The Great American Exodus: A Conservative's Perspective

During his keynote speech on September 11 at the National Conservatism Conference in Miami, Florida Governor Ron DeSantis describes the demographic shifts in America since he became governor in 2019 in what he calls the 'Great American Exodus.'

3 minute read

September 27, 2022, 12:00 PM PDT

By Irvin Dawid

Miami and Key Biscayne

pisaphotography / Shutterstock

If you do an internet search for “Ron DeSantis + Migration,”  you'll find pages of articles centering on Martha's Vineyard, the Massachusetts island where Florida's first term Republican governor sent two planes carrying about 50 Venezuelan immigrants from Texas without advance notice on September 14. What you won't find is the governor's keynote speech on September 11 to the 3-day National Conservatism Conference held in Miami.

The Wall Street Journal editorial board annotated a 5-minute video based on the one hour keynote by Gov. DeSantis to “more than 1,000 attendees over its three-day run, the most ever,” wrote Jesse Scheckner for Florida Politics who reported on the conference on September 12.

Wall Street Journal

“Since the beginning of the pandemic, he said, 'there’s been more adjusted income moved into the state of Florida than has ever moved into any one state in a similar time period' in American history,” reported Jarrett Stepman for The Daily Signal, a conservative news platform operated by The Heritage Foundation, on the event.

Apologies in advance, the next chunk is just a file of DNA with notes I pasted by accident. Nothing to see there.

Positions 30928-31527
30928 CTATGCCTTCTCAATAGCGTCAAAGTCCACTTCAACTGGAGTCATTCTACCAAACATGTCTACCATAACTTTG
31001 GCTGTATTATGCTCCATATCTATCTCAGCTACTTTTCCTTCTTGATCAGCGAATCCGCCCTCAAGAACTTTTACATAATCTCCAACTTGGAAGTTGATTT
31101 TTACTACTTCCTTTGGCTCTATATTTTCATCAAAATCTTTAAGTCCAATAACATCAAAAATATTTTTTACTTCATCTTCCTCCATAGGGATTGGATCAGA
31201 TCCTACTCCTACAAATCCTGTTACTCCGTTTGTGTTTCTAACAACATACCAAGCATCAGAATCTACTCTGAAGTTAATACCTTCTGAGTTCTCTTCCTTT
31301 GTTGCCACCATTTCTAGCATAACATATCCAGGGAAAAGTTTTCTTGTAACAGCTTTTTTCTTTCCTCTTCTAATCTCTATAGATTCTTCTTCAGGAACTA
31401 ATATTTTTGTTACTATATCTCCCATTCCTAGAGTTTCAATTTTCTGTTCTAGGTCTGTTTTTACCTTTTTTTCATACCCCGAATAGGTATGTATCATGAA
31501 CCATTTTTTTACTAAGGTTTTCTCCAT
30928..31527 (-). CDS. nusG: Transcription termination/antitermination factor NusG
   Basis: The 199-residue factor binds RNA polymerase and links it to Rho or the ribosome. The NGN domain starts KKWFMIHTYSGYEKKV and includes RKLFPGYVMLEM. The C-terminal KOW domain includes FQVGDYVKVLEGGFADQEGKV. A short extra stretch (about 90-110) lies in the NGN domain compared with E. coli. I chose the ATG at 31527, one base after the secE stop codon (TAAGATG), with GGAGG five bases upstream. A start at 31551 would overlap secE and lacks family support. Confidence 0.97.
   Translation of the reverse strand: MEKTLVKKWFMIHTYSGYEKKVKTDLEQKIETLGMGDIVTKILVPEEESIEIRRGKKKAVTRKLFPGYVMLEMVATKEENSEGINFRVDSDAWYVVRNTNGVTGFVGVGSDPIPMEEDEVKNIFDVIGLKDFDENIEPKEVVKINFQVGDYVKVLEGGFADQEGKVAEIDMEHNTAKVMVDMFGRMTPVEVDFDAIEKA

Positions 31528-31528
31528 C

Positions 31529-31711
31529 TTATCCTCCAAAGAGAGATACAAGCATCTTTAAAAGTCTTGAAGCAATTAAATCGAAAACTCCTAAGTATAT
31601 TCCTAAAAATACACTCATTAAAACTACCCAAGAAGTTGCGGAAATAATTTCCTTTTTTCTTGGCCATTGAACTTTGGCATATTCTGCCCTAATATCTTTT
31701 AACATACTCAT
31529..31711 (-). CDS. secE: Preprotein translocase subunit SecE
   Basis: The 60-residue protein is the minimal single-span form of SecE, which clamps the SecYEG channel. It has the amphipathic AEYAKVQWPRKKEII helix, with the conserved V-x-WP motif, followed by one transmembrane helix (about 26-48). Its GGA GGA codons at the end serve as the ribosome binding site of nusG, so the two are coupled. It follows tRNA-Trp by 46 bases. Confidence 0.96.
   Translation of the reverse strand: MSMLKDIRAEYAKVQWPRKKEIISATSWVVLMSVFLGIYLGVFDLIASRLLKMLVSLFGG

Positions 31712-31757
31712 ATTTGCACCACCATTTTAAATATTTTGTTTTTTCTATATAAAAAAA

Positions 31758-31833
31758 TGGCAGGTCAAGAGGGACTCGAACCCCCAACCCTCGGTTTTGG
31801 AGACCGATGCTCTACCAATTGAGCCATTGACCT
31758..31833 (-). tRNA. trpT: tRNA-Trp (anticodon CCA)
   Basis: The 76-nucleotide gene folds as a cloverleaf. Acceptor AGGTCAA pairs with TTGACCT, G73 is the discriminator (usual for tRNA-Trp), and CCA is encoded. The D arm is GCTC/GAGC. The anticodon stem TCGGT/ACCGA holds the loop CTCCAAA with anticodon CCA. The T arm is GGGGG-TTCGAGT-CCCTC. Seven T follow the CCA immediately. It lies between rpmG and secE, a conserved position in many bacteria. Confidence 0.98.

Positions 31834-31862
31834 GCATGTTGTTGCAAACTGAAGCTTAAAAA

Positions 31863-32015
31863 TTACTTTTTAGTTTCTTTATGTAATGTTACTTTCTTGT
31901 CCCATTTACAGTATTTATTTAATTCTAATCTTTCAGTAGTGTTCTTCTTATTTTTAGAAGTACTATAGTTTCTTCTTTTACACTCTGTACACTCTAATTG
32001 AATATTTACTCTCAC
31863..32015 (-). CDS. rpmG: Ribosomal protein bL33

DeSantis pointed to the contrast with states “hemorrhaging” wealth and people, such as California, Illinois, New York, and New Jersey. 

Wall Street Journal opinion columnist, Daniel Henninger, awarded DeSantis a ‘hit’ on the closing segment of  the “Journal Editorial Report” on Fox News on September 18. “My hit goes to Gov. Ron DeSantis who gave a speech this week to a conference of conservatives in which he identified something he called the great American exodus,” said Henninger.

“He's talking about the movement of population from blue states like California, Illinois, New York and New Jersey into the red states in the West and South like Arizona, Texas and Florida. He cited Florida's low taxes.”

“I've written about this migration before and I have to give Gov. DeSantis credit for identifying what could be a major historical population movement in the U.S.”

As to the effect of the massive domestic migration on Florida's voting roles, DeSantis was quick to take credit for the change, reported Scheckner of Florida Politics.

“He discussed Florida’s surge in registered Republican voters, noting that when he won the governorship in 2018 that there were close to 300,000 more registered Democrats in Florida than Republicans.”

“The latest numbers, he said, show registered GOP voters outnumber Democratic voters by a 271,000-person margin. (The state elections website shows Republicans with a roughly 231,000-voter lead.)”

By no means is it a new phenomenon. Almost a decade ago, a Wall Street Journal op-ed (posted here) observed the domestic migration pattern of blue-to-red governed states, attributing it largely to the states' economic policies.

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